Work is starting on two other building projects at the LRMC. One is a wound care center, which is expected to be done before the end of the year.

The wound care center, which will have two hyperbaric chambers and a dedicated physician, rose out of the growing number of patients with diabetes.

“If you look at our data for our county, diabetes is taking over our county,” Mims said. “Their wounds are not healing.”

The other construction project is an on-call house for visiting physicians. The duplex will house the visiting doctors comfortably and allow them to be close to the hospital “They’ll be right on the campus,” Mims said.

In addition to highlighting LRMC’s other services, such as its Liberty Family Care and primary care available at the hospital and in Midway, Mims noted the hospital’s economic impact on the community. The hospital provides 281 full-time jobs, with a payroll of $22.58 million and generates $111.6 million in revenue for the state and local economy.

She also emphasized that many of the services and much of the care available at larger hospitals can be found at LRMC.

“I worked in Savannah for a long, long time,” she said. “We might be licensed for 25 beds, but a patient is a patient and I believe we deliver the same amount of care. We know most of our patients. We want to make sure we look the part of a high-quality center. We have more services than most other rural hospitals. We need to promote our local hospital.”

The county has taken over the operation of the EMS from the hospital and Mims said they are going even further to lessen the burden on the ambulances. Instead of calling EMS for an ambulance to transport a patient to another hospital for a higher level of care, LRMC has contracted with an ambulance service to provide that transportation.

“Instead of calling EMS and taking an ambulance out of the county, we have that service. It keeps the county a little bit safer,” she said.

Chief among the hospital’s challenges and current focus is recruitment and retention. Mims pointed out there are scholarships available for those entering the health care field to be employed in rural spots.

But the need for quality workers spans the gamut from doctors and nurses to laboratory technicians and radiological technicians and more.

“We’re looking to recruit and grow our provider base,” she said. “It is hard to get some to move to a rural area. But we’ve been very, very fortunate to recruit and retain some providers.”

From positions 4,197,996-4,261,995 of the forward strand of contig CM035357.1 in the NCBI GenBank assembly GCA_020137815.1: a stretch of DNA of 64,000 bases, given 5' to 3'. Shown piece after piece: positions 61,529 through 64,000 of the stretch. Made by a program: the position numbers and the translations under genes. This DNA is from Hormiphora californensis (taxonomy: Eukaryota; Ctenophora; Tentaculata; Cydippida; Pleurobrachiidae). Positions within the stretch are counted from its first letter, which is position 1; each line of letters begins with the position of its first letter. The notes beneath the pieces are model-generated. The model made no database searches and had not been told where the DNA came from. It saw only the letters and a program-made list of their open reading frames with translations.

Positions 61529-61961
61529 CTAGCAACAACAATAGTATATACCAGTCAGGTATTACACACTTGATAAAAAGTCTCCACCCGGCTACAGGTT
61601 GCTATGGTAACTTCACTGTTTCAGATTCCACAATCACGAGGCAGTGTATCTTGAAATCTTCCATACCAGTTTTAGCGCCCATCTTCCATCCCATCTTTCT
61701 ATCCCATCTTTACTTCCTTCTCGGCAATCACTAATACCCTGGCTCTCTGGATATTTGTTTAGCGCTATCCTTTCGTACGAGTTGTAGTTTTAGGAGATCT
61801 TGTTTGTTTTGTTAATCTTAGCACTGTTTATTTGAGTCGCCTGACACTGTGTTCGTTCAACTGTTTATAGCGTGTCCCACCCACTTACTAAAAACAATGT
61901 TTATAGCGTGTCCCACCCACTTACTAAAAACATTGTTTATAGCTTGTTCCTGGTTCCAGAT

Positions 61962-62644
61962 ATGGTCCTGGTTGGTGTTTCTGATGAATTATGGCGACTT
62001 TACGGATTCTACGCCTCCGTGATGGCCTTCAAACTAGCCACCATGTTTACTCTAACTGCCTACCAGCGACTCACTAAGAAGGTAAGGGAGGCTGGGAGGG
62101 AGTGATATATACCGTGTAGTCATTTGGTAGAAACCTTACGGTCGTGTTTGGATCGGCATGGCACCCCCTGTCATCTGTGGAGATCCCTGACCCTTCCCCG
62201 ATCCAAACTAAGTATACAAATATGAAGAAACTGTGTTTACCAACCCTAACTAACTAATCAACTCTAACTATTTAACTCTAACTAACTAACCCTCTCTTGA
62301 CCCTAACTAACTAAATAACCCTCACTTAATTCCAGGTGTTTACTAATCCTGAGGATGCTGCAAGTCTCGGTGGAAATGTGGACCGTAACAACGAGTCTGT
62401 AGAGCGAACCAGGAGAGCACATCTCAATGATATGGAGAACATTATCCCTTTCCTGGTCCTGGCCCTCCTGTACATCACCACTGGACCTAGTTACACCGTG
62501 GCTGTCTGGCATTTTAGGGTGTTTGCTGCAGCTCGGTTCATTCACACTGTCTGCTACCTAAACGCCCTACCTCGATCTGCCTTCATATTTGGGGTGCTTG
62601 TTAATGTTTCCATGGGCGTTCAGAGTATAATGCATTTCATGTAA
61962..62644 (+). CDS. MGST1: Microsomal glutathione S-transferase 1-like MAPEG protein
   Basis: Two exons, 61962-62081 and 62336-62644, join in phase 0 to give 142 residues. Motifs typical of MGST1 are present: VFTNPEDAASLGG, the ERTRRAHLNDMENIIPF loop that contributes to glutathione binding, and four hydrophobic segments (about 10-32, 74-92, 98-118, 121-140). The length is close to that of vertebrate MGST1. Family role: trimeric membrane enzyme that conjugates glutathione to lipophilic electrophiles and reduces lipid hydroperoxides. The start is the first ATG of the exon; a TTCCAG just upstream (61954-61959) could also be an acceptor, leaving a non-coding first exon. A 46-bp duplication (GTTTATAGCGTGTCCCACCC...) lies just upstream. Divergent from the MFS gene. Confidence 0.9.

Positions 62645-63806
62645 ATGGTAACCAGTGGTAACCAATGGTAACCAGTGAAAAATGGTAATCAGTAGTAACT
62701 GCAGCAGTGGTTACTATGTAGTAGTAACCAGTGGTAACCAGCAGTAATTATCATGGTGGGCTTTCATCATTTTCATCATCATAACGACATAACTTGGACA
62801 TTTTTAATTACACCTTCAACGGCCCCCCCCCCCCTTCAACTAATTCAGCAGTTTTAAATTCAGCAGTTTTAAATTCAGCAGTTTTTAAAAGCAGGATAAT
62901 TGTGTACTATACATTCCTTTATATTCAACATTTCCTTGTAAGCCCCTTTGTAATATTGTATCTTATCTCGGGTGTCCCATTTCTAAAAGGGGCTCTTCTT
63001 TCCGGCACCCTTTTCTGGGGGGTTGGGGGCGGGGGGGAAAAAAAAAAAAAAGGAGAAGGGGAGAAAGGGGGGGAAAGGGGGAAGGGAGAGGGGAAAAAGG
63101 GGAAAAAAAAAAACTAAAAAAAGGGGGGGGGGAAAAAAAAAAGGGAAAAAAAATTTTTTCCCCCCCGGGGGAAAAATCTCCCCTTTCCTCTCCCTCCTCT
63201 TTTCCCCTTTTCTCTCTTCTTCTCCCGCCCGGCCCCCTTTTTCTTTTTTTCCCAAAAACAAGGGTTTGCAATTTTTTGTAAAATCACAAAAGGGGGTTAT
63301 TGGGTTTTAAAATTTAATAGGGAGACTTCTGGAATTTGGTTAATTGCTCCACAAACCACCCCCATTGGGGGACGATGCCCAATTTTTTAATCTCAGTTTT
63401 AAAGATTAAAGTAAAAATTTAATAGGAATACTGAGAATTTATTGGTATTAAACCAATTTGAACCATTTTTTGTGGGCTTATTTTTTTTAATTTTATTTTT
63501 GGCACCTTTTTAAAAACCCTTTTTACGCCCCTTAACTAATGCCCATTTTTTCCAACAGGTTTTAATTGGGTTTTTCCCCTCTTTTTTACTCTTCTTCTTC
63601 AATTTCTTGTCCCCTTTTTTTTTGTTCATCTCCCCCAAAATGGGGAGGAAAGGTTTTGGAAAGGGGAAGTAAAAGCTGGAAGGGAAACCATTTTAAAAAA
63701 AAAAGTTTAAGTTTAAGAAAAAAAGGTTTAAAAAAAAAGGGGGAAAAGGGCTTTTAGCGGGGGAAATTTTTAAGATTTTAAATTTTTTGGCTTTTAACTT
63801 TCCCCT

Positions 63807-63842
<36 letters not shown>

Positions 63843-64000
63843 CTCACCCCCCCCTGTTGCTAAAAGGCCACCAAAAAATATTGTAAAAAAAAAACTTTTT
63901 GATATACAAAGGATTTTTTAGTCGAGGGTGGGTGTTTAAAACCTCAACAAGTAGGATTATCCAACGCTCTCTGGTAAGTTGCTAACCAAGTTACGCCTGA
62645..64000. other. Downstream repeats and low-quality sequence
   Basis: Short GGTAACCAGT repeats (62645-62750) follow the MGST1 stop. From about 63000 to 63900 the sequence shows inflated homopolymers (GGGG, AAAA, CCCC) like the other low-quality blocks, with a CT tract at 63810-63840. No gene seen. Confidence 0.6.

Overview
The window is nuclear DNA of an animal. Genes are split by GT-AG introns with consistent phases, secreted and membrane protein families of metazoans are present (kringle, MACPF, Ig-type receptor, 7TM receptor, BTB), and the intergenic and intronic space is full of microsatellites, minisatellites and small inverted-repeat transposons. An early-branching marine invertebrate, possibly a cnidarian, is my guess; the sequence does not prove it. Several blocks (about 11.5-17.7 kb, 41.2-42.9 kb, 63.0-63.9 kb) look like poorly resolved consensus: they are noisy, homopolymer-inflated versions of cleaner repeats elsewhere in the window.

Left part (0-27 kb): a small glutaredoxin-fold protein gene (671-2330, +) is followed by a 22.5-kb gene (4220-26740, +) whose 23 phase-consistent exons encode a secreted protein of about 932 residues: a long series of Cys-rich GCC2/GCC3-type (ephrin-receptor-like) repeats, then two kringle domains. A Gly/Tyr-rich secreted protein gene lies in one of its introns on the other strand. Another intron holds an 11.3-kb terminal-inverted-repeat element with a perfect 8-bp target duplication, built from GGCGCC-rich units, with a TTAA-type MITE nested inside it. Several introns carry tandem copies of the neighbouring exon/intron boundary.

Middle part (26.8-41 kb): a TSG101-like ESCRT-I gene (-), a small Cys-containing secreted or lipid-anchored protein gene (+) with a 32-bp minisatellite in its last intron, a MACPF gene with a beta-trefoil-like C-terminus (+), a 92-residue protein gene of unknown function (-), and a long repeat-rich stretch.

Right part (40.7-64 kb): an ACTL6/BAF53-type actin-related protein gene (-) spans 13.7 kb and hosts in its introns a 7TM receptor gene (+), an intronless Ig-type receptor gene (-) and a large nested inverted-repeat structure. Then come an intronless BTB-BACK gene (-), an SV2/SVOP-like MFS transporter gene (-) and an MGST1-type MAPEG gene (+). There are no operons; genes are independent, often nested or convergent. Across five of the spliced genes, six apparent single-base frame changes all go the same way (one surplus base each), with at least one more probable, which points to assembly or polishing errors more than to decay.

Revisions to the state’s certificate of need law — if signed into action — may allow for private surgical centers to set up shop. Mims warned those such centers will seek to treat patients with good insurance plans and leave the hospital to treat the underinsured or those with no insurance.

“If you’re allowing a freestanding surgery center, they don’t have the overhead a hospital has to have,” she said. “They’re not open 24/7. They get to pick and choose their payer mix.”

The health care system is the second-most regulated industry in the U.S., behind only that of nuclear power plants, Mims added.

Behavioral health remains a major concern, Mims said, and while the systems in place are better, an inpatient unit is a need. Mims said the hospital works closely with the Steven A. Cohen Clinic for outpatient services, but inpatient care is imperative.

LRMC also is in the process of applying for a trauma level IV center. Memorial Health University Center is a level I, the only one providing the highest level of trauma care south of Macon. There are level IV centers at the hospitals in Vidalia and Springfield. Mims said there is funding available for the center and for the education the staff needs.

“If we are going to get that, we want to be able to provide that level of care,” she said.

Since it is income tax time as well, Mims said residents can help the hospital through the Georgia HEART program and designate a portion or all of their state income tax to be dedicated to LRMC.

The LRMC is eligible for up to $4 million in Georgia HEART funds.

“You can take the taxes you were going to pay to Georgia and say those dollars are coming to my local hospital,” she said.

For more information on Georgia HEART, visit